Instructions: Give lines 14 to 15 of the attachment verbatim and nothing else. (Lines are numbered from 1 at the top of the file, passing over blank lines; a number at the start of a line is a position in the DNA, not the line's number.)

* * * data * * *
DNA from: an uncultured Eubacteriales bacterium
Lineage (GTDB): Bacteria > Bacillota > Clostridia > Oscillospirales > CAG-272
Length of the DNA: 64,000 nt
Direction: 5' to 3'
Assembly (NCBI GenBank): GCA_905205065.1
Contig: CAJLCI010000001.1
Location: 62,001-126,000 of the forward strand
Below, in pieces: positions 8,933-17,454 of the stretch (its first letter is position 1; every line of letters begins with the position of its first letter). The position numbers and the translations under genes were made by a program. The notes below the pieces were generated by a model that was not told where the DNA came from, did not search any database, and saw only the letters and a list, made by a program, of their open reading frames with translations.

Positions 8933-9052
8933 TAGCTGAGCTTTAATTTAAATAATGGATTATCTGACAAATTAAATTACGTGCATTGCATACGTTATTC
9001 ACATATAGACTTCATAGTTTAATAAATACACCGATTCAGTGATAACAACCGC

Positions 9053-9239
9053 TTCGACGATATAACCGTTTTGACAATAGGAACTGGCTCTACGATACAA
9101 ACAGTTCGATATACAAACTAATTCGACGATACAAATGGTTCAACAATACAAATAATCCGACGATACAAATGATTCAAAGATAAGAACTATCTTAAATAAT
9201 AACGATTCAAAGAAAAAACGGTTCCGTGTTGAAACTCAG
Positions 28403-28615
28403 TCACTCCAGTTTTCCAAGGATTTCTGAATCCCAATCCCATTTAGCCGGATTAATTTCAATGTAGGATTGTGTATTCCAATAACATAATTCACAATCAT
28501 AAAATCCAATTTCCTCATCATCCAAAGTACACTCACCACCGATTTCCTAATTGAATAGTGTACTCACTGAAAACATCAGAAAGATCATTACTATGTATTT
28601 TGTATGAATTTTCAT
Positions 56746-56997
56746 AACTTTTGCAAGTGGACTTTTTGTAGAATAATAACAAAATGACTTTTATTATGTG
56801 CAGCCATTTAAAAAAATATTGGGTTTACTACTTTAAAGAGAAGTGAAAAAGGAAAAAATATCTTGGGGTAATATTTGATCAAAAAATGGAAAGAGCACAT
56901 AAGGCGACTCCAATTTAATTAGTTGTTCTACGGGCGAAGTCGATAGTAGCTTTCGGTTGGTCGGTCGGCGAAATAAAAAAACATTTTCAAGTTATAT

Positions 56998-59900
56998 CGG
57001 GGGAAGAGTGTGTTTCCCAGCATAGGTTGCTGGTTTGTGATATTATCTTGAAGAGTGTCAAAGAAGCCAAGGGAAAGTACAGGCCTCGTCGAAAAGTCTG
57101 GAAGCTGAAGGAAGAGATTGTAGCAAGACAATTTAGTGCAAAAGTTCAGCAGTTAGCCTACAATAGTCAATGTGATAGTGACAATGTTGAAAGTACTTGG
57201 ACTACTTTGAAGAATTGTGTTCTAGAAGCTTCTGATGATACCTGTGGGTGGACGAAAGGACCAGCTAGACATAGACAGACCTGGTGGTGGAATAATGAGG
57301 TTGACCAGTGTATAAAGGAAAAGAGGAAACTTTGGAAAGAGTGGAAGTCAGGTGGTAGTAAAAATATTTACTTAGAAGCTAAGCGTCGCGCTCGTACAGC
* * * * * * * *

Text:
9101 ACAGTTCGATATACAAACTAATTCGACGATACAAATGGTTCAACAATACAAATAATCCGACGATACAAATGATTCAAAGATAAGAACTATCTTAAATAAT
9201 AACGATTCAAAGAAAAAACGGTTCCGTGTTGAAACTCAG